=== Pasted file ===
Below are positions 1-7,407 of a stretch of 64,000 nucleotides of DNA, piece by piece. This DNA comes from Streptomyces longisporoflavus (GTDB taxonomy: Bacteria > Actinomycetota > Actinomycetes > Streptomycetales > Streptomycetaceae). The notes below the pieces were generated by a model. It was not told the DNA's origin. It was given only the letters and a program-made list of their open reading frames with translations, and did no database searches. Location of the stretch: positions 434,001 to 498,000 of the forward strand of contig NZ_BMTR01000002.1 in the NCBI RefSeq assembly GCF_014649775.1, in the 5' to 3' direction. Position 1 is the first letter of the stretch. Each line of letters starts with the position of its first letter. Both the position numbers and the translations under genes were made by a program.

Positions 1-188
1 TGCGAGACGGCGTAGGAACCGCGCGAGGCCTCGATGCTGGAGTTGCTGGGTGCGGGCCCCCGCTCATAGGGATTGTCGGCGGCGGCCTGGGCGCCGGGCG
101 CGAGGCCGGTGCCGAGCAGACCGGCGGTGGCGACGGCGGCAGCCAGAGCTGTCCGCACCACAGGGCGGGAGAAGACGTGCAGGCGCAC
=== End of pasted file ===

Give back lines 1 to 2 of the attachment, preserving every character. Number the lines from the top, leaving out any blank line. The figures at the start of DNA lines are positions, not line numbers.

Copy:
Below are positions 1-7,407 of a stretch of 64,000 nucleotides of DNA, piece by piece. This DNA comes from Streptomyces longisporoflavus (GTDB taxonomy: Bacteria > Actinomycetota > Actinomycetes > Streptomycetales > Streptomycetaceae). The notes below the pieces were generated by a model. It was not told the DNA's origin. It was given only the letters and a program-made list of their open reading frames with translations, and did no database searches. Location of the stretch: positions 434,001 to 498,000 of the forward strand of contig NZ_BMTR01000002.1 in the NCBI RefSeq assembly GCF_014649775.1, in the 5' to 3' direction. Position 1 is the first letter of the stretch. Each line of letters starts with the position of its first letter. Both the position numbers and the translations under genes were made by a program.

Positions 1-188